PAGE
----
Antisense suppression of glutamate decarboxylase in tomato (Lycopersicon esculentum L.) results in accumulation of glutamate in transgenic tomato fruits
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Tomato plants were transformed with a plasmid that contained a the gene for glutamate decarboxylase (GAD) from <i>Lycopersicon esculentum</i> L. coupled, in the antisense orientation, with the constitutively active 35S promoter from cauliflower mosaic virus. Four independent transformants were obtained. In the fruits of these transgenic plants, the level of expression of GAD mRNA was lower than that in non-transgenic plants. When tomatoes were harvested six weeks after the first flowering, we found that the levels of total free amino acids in transgenic fruits were 1.2 to 3.2 times higher than those in non-transgenic plants. In particular, the level of glutamate in fruits of transgenic plants was about twice that in fruits of non-transgenic plants.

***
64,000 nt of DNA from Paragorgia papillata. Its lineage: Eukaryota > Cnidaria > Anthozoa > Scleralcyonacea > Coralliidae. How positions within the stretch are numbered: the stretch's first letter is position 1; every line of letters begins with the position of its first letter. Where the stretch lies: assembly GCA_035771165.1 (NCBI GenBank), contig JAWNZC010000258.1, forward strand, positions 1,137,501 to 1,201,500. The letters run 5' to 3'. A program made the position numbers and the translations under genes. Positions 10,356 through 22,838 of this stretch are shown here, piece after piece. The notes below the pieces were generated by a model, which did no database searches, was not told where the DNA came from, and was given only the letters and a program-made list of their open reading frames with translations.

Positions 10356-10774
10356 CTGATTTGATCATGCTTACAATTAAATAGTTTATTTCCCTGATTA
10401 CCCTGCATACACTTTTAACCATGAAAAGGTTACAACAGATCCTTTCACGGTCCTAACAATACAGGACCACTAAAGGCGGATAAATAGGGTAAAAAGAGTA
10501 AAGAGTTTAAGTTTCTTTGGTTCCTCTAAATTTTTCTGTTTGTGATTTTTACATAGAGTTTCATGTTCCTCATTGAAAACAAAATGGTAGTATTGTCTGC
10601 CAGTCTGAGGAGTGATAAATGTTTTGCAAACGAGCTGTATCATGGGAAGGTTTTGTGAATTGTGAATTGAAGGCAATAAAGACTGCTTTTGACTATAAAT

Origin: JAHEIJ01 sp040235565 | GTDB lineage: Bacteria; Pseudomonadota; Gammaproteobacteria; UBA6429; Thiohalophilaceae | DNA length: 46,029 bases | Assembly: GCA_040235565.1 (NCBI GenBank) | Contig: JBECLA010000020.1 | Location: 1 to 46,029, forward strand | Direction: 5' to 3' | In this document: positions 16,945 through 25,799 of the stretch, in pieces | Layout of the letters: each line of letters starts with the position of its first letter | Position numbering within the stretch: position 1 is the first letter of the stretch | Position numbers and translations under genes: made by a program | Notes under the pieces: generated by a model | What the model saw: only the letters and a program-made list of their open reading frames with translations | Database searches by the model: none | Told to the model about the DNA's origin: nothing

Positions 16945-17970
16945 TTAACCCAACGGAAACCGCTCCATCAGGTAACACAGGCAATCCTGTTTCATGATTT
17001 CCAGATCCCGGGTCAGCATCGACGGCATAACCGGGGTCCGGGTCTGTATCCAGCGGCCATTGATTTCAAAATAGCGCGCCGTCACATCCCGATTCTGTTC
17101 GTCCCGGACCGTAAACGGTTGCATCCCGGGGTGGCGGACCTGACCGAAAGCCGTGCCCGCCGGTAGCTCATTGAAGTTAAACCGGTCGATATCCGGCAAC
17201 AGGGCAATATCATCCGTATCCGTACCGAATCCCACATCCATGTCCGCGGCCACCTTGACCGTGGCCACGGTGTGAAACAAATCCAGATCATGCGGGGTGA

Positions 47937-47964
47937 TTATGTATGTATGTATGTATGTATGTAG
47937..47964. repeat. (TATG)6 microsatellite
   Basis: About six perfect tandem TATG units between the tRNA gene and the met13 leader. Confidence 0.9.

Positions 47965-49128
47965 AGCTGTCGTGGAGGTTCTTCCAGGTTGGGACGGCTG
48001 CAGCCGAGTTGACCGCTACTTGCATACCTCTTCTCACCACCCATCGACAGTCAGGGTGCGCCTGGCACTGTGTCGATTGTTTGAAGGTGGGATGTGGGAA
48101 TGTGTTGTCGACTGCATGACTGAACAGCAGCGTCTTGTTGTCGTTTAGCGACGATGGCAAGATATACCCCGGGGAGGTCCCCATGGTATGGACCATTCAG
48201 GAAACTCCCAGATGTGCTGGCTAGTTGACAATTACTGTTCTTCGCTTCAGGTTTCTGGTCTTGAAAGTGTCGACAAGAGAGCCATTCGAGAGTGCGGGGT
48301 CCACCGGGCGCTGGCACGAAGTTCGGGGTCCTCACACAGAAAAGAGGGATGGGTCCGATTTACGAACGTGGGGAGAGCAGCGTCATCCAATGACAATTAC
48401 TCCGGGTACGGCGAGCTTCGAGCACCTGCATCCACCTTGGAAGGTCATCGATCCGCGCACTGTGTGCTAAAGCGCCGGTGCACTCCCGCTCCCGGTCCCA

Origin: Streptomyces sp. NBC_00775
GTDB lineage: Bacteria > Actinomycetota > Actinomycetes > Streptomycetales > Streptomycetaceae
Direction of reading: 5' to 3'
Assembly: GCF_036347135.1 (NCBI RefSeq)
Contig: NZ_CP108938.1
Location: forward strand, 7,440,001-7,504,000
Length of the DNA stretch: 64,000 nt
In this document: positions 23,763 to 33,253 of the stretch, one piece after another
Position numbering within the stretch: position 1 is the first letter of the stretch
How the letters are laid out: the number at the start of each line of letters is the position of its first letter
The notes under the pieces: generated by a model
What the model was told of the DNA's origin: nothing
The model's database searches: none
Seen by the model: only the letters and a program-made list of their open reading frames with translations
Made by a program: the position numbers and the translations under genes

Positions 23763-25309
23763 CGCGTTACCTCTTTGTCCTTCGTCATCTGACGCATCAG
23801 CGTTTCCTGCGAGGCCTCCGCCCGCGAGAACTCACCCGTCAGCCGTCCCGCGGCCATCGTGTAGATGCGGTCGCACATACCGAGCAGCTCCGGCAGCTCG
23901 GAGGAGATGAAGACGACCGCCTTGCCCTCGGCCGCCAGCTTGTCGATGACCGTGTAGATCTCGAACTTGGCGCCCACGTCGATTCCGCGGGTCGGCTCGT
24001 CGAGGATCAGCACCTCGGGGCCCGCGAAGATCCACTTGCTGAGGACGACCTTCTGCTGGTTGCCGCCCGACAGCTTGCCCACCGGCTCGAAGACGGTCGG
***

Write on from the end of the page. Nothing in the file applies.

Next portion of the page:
- Plant tissue culture letters
Plant tissue culture letters 23(3), 267-274, 2006-06-01
Japanese Society for Plant Cell and Molecular Biology